“Since I started working as an adult, I’ve always paid for my insurance for myself, and now my kids. It’s great benefits, but again I pay for it. It’s about $700 a month, and then I need to put away money in our health savings account to pay for the deductible,” Farah adds. She manages to cover it, but it can be a strain on her family.
Still, Farah is thankful for the quality of coverage and ability to access doctors, even if that care is sometimes biased. She explains that, despite having access to quality care, she’s struggled with aspects of being a patient of East African descent and a Black woman. Farah says that she had her own pain downplayed by doctors, like when she was only offered Tylenol to help with the pain while in labor, and finds herself continually frustrated by the things she sees and hears around her.
But she refuses to be complacent as a provider or a patient.
“I have no control over how much melanin God gave me. Just accept me. I don’t have the privilege to say that I am done advocating. I can’t put my Blackness away,” Farah says.
In his suburban Pittsburgh home, Patrick Manion Jr. reflects back on his father’s life and death. His father, Patrick Sr., died from Alzheimer’s complications in June 2018 at the age of 89.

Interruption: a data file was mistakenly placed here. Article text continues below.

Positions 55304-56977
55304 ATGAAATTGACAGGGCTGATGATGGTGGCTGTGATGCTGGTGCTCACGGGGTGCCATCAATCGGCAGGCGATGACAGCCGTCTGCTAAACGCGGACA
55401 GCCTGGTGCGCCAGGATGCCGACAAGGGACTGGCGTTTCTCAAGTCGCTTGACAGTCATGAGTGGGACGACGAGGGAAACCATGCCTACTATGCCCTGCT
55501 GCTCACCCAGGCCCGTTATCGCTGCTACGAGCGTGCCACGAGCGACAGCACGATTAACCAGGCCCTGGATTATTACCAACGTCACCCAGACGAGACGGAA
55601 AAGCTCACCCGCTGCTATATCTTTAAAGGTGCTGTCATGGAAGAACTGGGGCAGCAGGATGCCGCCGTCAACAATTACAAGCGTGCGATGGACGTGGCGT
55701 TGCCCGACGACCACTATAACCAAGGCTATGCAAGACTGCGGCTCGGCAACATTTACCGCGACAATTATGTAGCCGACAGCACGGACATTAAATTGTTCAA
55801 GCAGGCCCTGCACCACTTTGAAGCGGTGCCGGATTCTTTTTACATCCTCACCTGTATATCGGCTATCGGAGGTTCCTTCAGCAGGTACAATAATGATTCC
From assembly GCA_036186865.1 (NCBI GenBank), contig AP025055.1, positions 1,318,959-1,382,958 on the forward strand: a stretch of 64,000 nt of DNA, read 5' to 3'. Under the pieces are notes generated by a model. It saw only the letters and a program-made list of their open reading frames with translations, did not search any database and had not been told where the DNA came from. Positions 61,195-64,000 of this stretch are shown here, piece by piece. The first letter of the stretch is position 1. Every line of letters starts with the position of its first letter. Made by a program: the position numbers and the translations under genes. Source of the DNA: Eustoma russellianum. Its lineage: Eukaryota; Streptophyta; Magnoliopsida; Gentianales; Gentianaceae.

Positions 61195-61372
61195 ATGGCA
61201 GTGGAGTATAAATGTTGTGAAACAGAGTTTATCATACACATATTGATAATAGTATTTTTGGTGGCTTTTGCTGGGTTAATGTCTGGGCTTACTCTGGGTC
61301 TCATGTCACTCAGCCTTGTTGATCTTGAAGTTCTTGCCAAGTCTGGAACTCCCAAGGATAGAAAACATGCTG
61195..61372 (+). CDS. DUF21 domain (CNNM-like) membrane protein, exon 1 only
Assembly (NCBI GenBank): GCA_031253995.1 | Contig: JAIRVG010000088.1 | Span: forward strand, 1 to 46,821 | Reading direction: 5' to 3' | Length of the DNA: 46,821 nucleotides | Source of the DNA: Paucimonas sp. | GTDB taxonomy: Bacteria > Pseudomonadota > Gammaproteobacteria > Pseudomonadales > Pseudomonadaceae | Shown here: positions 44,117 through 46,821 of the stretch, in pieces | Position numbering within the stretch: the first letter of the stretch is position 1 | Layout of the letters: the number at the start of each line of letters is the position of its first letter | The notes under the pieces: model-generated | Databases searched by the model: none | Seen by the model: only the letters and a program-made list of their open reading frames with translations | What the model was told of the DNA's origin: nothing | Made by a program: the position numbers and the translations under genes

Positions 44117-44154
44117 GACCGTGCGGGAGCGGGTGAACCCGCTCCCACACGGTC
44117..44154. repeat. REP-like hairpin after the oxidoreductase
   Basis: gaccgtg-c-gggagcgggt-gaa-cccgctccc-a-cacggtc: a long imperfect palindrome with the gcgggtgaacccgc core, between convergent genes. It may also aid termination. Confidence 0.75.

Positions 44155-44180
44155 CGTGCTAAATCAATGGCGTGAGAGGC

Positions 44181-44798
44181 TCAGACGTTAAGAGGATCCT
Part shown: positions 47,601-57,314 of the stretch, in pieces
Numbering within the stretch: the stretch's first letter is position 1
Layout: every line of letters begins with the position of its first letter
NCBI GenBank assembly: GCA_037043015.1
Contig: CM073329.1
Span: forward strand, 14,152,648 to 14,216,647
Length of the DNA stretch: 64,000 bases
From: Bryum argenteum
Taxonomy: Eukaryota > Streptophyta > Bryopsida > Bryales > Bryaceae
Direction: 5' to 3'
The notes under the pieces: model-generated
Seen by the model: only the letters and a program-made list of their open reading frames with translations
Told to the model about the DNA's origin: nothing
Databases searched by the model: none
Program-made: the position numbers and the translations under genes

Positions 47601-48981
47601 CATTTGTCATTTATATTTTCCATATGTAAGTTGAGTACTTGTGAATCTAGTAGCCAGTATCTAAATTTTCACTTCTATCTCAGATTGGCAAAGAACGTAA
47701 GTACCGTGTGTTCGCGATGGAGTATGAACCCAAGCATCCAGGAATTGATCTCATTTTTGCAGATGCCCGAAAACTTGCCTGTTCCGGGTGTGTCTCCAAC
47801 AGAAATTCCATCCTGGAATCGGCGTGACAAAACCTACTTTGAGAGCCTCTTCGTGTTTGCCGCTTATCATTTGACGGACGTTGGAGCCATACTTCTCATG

The quick downward decline was hard for Patrick Jr. and his wife, Kara, as he began making unsafe choices in his own home. They had to make a quick choice and decided to move him into 24-hour care.
One stress they didn’t have, however, was how they were going to pay for it all.
“After a tour in the Navy, [my father] joined Steamfitters Local 449 [a union group] in Pittsburgh,” Manion Jr. says. Though Pittsburgh was a booming industrial hub with a high demand for skilled laborers, there were times when the demand for steamfitters would drop, and Patrick would be laid off for a season.
“Unemployment checks kept us going, but we took trips to the beach almost every year,” explains Manion Jr., adding his father retired at the age of 65.